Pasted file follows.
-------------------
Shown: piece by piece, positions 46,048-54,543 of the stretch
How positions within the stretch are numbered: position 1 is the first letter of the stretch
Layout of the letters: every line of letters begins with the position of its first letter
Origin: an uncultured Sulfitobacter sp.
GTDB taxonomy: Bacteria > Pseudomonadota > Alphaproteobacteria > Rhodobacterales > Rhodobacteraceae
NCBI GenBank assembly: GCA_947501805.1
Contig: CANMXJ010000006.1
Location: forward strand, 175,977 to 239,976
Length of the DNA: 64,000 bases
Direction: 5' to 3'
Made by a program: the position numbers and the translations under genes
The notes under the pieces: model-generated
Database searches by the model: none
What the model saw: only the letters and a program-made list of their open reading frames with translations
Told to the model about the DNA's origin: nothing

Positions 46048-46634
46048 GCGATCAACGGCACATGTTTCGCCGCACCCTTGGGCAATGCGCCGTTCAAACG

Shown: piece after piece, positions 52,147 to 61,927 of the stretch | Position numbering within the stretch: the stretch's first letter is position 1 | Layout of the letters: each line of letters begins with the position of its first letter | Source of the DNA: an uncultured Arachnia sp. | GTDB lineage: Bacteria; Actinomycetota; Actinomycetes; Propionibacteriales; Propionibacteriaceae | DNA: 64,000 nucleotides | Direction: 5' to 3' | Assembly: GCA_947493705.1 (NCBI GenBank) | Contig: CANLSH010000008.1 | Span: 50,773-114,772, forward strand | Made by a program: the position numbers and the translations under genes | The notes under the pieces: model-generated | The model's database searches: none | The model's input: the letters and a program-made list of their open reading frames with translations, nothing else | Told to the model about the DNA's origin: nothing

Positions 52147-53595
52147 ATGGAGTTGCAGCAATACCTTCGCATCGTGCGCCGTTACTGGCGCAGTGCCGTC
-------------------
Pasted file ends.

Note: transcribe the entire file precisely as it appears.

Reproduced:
Shown: piece by piece, positions 46,048-54,543 of the stretch
How positions within the stretch are numbered: position 1 is the first letter of the stretch
Layout of the letters: every line of letters begins with the position of its first letter
Origin: an uncultured Sulfitobacter sp.
GTDB taxonomy: Bacteria > Pseudomonadota > Alphaproteobacteria > Rhodobacterales > Rhodobacteraceae
NCBI GenBank assembly: GCA_947501805.1
Contig: CANMXJ010000006.1
Location: forward strand, 175,977 to 239,976
Length of the DNA: 64,000 bases
Direction: 5' to 3'
Made by a program: the position numbers and the translations under genes
The notes under the pieces: model-generated
Database searches by the model: none
What the model saw: only the letters and a program-made list of their open reading frames with translations
Told to the model about the DNA's origin: nothing

Positions 46048-46634
46048 GCGATCAACGGCACATGTTTCGCCGCACCCTTGGGCAATGCGCCGTTCAAACG

Shown: piece after piece, positions 52,147 to 61,927 of the stretch | Position numbering within the stretch: the stretch's first letter is position 1 | Layout of the letters: each line of letters begins with the position of its first letter | Source of the DNA: an uncultured Arachnia sp. | GTDB lineage: Bacteria; Actinomycetota; Actinomycetes; Propionibacteriales; Propionibacteriaceae | DNA: 64,000 nucleotides | Direction: 5' to 3' | Assembly: GCA_947493705.1 (NCBI GenBank) | Contig: CANLSH010000008.1 | Span: 50,773-114,772, forward strand | Made by a program: the position numbers and the translations under genes | The notes under the pieces: model-generated | The model's database searches: none | The model's input: the letters and a program-made list of their open reading frames with translations, nothing else | Told to the model about the DNA's origin: nothing

Positions 52147-53595
52147 ATGGAGTTGCAGCAATACCTTCGCATCGTGCGCCGTTACTGGCGCAGTGCCGTC